Part 3 of a three-part series examining California’s 2016 presidential vote.
Throughout the 2016 election cycle, Capitol Weekly conducted several polls of California voters. Two surveys — one during the primary election and the other during the general — targeted voters immediately after they mailed in their ballots.
More than 80,000 people responded to the surveys.
Now, more than a year since we began, we went back and asked those same respondents how they feel about the candidates they backed, about the issues that they deemed important and about their view of the political climate since the 2016 elections.
Fully three-quarters of her supporters from 2016 do not believe that she should run again.
We also asked them whether they would like to see their preferred 2016 candidate run again in 2020.
In the third part of this three-part series, we look at Hillary Clinton voters from the June 2016 primary and November general elections. Our earlier stories examined the voting for Donald Trump and Bernie Sanders. (To see the Sanders results, click here, and to see the Trump results, click here)
Our latest survey, which can be seen in a fully-interactive infographic, polled voters who supported Hillary Clinton. This includes 876 from the primary election and 1,300 from the general.
In this study, we look not only at her level of current support among her 2016 voters, but we also sought to determine how these respondents view the aftermath of the 2016 elections, and how they assess the direction of the Democratic Party now that a Republican is in the White House.
Some of the immediate findings:
–Clinton voters have not changed their positions about how they voted in 2016. Some 95% of her primary election voters and 97% of her general election voters say they voted for Clinton. In contrast, some 20% of the Sanders voters from last year’s primary election said in our latest survey that they did not vote for him.
–This consistency in stating that they supported Clinton should not be confused with a desire for her to run again. Fully three-quarters of her supporters from 2016 do not believe that she should run again. This is in contrast to 40% of Sanders supporters who think he should run in 2020.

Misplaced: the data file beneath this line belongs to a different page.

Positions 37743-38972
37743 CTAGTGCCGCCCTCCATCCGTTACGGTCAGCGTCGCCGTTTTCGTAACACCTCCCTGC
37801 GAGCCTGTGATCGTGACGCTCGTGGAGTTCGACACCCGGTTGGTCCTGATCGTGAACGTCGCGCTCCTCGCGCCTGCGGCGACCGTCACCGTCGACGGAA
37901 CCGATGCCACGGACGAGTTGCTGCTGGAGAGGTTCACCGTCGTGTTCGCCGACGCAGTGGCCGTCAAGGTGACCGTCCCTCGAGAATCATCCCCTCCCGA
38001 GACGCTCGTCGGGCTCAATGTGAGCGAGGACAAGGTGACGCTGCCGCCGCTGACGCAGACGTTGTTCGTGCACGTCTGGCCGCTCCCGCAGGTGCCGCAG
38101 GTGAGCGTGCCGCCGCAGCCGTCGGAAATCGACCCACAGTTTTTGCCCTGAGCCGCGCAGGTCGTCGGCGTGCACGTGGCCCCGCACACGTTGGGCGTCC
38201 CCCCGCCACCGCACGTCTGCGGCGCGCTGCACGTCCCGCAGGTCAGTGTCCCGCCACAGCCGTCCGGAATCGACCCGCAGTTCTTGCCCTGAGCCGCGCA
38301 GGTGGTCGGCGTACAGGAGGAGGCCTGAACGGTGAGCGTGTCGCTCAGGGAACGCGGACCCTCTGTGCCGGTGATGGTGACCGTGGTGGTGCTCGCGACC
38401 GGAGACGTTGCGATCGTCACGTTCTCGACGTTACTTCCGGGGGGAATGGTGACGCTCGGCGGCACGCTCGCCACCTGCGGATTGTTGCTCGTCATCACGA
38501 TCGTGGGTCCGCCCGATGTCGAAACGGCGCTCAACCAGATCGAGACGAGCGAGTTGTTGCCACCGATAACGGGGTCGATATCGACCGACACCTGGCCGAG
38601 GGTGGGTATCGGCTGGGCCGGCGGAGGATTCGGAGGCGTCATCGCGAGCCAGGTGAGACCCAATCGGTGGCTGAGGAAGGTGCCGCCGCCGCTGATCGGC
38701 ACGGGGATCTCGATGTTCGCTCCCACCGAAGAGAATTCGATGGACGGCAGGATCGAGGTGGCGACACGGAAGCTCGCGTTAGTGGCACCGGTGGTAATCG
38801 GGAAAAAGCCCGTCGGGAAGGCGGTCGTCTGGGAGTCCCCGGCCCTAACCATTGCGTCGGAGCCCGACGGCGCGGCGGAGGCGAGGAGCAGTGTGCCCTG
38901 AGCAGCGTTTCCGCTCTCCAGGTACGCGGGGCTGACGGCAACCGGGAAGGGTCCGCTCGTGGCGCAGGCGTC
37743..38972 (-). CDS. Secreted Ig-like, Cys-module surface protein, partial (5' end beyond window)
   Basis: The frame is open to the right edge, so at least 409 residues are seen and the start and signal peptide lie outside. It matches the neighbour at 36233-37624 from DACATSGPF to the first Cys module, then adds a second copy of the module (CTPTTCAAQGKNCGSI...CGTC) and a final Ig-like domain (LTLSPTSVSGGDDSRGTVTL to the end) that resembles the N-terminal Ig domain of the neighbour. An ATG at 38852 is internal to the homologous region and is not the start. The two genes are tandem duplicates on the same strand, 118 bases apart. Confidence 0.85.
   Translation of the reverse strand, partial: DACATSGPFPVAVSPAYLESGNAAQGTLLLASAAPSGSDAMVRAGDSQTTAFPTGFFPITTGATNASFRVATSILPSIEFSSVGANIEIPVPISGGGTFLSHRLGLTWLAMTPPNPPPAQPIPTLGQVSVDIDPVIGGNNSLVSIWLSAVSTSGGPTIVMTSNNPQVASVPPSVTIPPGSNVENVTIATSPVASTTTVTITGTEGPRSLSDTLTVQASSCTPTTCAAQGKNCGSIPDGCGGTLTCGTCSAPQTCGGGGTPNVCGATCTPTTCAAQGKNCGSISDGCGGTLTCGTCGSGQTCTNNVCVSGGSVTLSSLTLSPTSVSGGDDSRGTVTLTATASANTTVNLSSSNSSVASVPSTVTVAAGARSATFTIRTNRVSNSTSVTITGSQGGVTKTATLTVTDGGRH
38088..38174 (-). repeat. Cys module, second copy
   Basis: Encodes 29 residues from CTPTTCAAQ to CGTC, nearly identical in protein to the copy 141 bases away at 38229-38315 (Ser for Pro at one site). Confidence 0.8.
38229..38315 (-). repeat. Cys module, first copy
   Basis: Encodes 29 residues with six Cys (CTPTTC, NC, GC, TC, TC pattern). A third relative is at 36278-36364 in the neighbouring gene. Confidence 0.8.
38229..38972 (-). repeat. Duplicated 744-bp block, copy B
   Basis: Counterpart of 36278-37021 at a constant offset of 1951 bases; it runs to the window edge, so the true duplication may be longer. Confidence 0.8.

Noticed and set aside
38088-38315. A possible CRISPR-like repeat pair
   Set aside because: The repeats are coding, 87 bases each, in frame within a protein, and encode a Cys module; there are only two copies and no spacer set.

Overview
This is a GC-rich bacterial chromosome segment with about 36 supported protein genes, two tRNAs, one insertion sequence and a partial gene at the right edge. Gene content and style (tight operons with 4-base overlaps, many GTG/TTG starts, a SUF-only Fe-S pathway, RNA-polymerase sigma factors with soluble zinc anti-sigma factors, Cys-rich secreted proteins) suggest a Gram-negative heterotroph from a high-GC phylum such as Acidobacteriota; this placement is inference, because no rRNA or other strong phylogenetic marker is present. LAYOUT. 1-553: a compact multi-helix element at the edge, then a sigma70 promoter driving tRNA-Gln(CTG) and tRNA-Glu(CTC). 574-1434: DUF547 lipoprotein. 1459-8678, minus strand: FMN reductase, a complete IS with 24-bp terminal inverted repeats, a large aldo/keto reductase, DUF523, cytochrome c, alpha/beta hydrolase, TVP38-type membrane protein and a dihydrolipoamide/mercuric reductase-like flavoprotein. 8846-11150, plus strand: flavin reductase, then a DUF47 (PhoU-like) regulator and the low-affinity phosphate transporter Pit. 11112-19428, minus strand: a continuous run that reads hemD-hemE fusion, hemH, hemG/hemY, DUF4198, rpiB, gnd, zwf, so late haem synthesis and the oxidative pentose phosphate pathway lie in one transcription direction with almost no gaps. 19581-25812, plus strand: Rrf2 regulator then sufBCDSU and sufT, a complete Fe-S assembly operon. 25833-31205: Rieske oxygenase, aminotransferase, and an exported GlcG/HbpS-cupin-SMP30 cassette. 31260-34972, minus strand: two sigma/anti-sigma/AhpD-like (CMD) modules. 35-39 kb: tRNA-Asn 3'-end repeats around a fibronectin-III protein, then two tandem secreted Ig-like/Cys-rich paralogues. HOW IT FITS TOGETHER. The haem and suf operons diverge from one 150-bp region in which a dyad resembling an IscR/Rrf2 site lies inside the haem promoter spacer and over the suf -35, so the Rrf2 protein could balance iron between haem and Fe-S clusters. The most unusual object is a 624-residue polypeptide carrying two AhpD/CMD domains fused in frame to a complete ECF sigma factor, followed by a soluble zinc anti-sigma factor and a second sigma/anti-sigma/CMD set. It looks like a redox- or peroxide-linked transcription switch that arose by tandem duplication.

–There is support for Clinton’s post-campaign public statements and how she has continued to work on issues. Among her voters, 56% approve and 15% disapprove of her work since leaving government and the campaign trail. Among Democratic primary voters, this increases to 63% approve and 11% disapprove.
–Clinton backers give the Congressional leadership a strong 58% approval rating, with 29% disapproving. This is significantly higher than the rating from Sanders voters, who put it at 46% approve, 41% disapprove. The Clinton calculation also includes Republicans who voted for her in the primary. Focusing on Democrats, her backers give their party leadership in Congress a 62% to 27% approve/disapprove rating.
–Democrats who backed Clinton in the primary and general elections report a strong interest in the 2018 contests: Eighty-seven percent say they are very motivated to vote. This is in contrast to 79% of Republicans and 75% of Independents.
–Looking back at issues that some claim cost Clinton the election, 42% believe she ignored working class issues and 46% say she should have supported single-payer healthcare. However, while Sanders backers overwhelmingly blamed a rigged party system, 65% of Clinton backers disagreed with this.
The difference between the two camps can be viewed more as an issue of velocity, rather than direction.
–While Sanders supporters strongly believed that he would have won the general election, Clinton backers don’t believe this to be true, with 62% saying that Sanders would not have won. And while only 11% of Sanders backers blame him, in part, for Clinton’s loss, that number grows to 39% among Clinton voters – but it is far from a majority who hold this position.
–While the media seems to be making a lot of the post-election break between Hillary and Bernie voters, this polling also illuminates a connection between these voters on policy. In each of the questions regarding the direction of the Democratic Party, Clinton and Sanders voters agree. Sanders voters are slightly more aggressive, wanting the party to do more on progressive issues. But for the most part, there is a working majority among backers of both candidates. In this way, the difference between the two camps can be viewed more as an issue of velocity, rather than direction.
–Using the online infographic, Capitol Weekly readers can go in and select different sets of voters – separating the Democrats from the Independent voters who were able to cast ballots in the open Democratic primary, or clicking on the Republican voters who backed Clinton. Readers can also focus in on the voters who believed the email scandal was a legitimate issue, and see how that segment of the electorate responded to all the other questions.
Ed’s Note: Paul Mitchell is vice president of Political Data and the founder of the CA120 column. Political pollster Jonathan Brown is the president of Sextant Strategies. Both are regular contributors to Capitol Weekly.